BOND & EDWARDS Civil War Letters 1864
| [the following letter was badly
Camp Smith NashvilleTenns.
Feb. 21st 1864
[ ]oun dear Cornelia;
This is a beautiful sabbath afternoon and I am alone in the tent. [I have] just been g[azing at yo]ur miniature [and] the tiny lock of hair. I did not receive your letter today but I am drunk with [ ] for you and must be doing [ ] that will contribute to your pleas [ ] I will write. But what shall I write? Nothing of note has transpired here that I know of since my last, except that I received a letter from Daniel, Father & cousin L Roberts. Daniel was well and hearty on the 21st of jan. and expected H. would soon join [th]em. Father was well on the 10th inst. I answered Daniel's letter and wrote to [your] brother at Nashville last week. Things here are much as they were, some recruits coming in and some going out but I rather think we will [remain] here till after next pay day, [ ] is not far off now. Since I last wrote you I have [not been] doing quite so heavy a business in station[ary] as I had do[ne with] the two previous [ ] Cleared enough however to pay five [dollars I had] borrowed when I was sick, and have something left. Since I got well [ ]to make money I spend nothing[ ] but while I was not able to earn anything I was costing from one to two dollars a we[ek.] I am indebted to Capt. and Will. for $7. Do[llars] which they furnished me during those [times] of need. Would if I could send it to them now, for I fear they are not faring it well as we do here. I sent you five dollars by srgt. Fort [the] other day. He is discharged and going ho[me] Promised to visit you soon after his [ ] I have sent you two letters containing five dollars each and one containing a [ ] dollar bill on an eastern bank. Did [you ge]t all these letters?
[ ] what shall I write now? My[ I want] tell you that I have a beautiful [ring] on my finger which I just finished [ ]ing for Harry [ ] to send to [ ] He wished to buy one (?) me to send to her, but I told him he could not buy [ ]or that purpose even if I was married. [ yo]ur letter did not come today, [perhaps] it will come tomorrow; so I will not hurry to finish this but keep it on hand until after that time and perhaps I shall have the pleasure of receipting for yours. But this writing does seem a [ ] business to me this evening, I want [ ] just lash you in my arms and kiss you and talk to you many hours. I cannot remember at all how you look, and only know that you are the most beautiful and lovely creature to me that the world contains. Myrtilla Leona is to my mind a beautiful name and I should be pleased to behold the dear little creature that bears it.
But away with all thoughts that lend to prolong this necessary but un willing absence, I will try to do my [ ] earn what I can besides, that we [ s]ome hour of sweet joys together "When this [ ] war is over.' Well guess I must leave you until tomorrow evening when perhaps I shall have time to add a line or two. My love [ to a]ll and remember [ ] my wife a [ ]the object of [ ] during many many silent hours.
Your letter [ did] not come today but about 4 [ ] cause for the second Ind. and [a ] George McPherson & (?) . Murrer. [ ] had a long talk with them and [ ] write a few lines a mail my letter.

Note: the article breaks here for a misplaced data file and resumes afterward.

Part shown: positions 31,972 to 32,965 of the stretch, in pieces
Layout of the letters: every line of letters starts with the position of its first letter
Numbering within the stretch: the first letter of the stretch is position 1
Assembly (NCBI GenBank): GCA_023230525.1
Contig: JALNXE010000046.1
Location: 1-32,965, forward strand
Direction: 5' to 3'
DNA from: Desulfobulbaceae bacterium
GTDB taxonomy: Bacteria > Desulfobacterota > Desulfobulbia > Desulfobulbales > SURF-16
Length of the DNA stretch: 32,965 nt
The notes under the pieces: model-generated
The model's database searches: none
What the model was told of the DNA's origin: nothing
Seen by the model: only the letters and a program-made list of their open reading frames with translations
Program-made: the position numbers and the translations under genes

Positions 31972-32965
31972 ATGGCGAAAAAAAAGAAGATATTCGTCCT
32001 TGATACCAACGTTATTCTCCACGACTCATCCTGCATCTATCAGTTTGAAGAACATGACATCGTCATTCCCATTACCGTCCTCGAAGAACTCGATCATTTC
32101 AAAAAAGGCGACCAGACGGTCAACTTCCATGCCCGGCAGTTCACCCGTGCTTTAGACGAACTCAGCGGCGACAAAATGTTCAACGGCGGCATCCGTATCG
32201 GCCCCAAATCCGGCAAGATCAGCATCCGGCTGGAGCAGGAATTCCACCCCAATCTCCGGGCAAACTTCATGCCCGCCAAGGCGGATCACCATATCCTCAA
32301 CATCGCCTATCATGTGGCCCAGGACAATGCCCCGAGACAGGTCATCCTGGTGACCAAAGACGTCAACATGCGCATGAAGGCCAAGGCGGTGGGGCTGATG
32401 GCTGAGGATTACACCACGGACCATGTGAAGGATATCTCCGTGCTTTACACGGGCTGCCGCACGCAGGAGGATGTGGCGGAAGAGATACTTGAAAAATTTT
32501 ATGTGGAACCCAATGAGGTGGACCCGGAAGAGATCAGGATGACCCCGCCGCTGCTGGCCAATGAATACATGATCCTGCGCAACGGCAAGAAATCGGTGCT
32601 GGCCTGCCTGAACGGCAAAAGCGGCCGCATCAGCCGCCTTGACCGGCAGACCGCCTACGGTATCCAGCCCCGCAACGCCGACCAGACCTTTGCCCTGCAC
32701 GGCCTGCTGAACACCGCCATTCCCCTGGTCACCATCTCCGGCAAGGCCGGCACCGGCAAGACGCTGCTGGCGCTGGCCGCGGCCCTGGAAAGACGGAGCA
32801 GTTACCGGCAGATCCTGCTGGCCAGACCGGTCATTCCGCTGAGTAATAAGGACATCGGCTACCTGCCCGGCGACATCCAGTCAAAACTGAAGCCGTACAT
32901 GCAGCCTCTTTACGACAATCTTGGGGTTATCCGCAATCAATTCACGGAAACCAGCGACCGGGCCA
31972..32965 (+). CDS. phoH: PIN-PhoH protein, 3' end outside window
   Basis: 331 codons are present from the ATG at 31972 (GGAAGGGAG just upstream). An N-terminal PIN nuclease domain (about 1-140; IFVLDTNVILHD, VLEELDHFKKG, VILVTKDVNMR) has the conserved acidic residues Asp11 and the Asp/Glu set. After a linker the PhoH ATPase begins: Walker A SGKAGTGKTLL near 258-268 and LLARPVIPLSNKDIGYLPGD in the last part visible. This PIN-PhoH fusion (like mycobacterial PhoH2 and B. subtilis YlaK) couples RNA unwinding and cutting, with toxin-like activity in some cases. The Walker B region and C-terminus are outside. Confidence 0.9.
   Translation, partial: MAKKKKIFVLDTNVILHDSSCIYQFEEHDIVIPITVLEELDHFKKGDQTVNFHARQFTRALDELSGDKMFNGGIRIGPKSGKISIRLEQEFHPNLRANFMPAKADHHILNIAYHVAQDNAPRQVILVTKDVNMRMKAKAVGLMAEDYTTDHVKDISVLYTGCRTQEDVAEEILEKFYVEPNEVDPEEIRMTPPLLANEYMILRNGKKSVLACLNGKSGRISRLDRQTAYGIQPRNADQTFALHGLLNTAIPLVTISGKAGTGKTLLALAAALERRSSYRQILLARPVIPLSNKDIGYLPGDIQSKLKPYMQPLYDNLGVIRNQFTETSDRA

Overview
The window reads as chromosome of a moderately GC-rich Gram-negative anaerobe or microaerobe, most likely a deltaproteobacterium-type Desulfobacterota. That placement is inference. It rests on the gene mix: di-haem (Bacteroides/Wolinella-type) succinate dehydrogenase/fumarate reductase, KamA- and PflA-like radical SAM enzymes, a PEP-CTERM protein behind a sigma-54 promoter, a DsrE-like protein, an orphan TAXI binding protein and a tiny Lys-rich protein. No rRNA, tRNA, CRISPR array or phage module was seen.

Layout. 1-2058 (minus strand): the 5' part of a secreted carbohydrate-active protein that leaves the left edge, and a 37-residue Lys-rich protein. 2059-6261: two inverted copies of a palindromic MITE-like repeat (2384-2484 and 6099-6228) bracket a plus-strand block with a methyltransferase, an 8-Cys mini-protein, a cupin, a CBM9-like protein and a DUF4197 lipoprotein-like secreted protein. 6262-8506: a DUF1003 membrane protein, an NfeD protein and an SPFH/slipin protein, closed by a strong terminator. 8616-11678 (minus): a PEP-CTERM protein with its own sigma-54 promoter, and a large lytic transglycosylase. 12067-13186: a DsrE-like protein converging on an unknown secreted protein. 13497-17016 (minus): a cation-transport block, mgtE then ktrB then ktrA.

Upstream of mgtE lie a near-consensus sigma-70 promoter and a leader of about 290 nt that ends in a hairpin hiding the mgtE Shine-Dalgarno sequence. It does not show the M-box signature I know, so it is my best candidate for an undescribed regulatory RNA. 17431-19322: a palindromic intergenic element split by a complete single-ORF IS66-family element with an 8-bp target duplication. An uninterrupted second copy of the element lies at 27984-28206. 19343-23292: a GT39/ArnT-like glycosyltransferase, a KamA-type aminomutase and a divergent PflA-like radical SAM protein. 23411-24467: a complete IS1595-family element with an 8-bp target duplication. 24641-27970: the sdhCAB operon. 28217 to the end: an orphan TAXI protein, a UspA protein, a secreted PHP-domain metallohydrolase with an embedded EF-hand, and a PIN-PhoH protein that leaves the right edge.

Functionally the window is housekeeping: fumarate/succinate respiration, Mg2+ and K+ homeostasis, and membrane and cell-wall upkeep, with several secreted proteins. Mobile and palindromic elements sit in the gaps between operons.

Have had rather a busy time today as My assistant (Mr. Watson) was gone to the [ ] and we had a little more than our ordinary amount of work on hand. Must soon go and draw rations now so you see I am obliged to cut my letter short. But I'll write again some d[ay ] nothing happens to prevent me from [ ] doing. I wish I could see you thoug[h ] instead of making these unseemly word for you to read. All is well with Ty. though so please write soon and [remember] that I love "Neal Ederds" and [baby]
April 17th 1864
Yours of the 31st of March was duly received and answered; Since that time I have been growing more anxious daily to hear from you again; Do not remember when I ever needed a letter more than now. You know that baby was sick the last I heard from you. We have had no mail worth naming for four days and perhaps when it comes in to day it will contains yours. This is a beautiful sabath morning, a little cool but pleasant with all, and I cannot help thinking of you all the while. Hope Bob has visited you before this and told you all about us. I could not send particulars in minutia by him, but thought he could tell it all. I dreamed so sweetly of you a few nights since that every remembrance of it seems a new reality. I thought you were sleeping on my arm in that wanted but unconscious immocence while I was lying wake almost in extacy of love and admiration for you. Had I never before loved you that dream would ever linger as one of the sweetest garlands of memory. When I think of your love and pure devotion in contrast with the average apathy and indifference of wives in this country. I am filled with a deep reverence and humility, gladness and gratitude. I know that you love me but I could never know why, nor do I feel that I can ever be sufficiently thankful or sufficiently kind to rewards you for that sweet love and truth which filled to overflowing my sad and hollow heart. When I hear or see the word love, you are to me its personification. Goodness, truth, fidelity, charity, affection, tenderness and all words and expressions that tend to convey an idea of exaltation bring you in memory before me, and yet it is rarely that I can bring to mind your appearance. I only know that you were all to me, that in our early love I could have resigned all else for you, and dear Cornelia, there has never been a time since, that I loved you less than then, even if I did call you "a thoughtless girl." But now you are a sweet and lovely mother; oh! how I should delight to se you holding our babe in laughing health to your loved cheek. I is a sweet thought and one that if God willing shall someday be realized. But should I chance to never behold, The lovely babe that God hath given,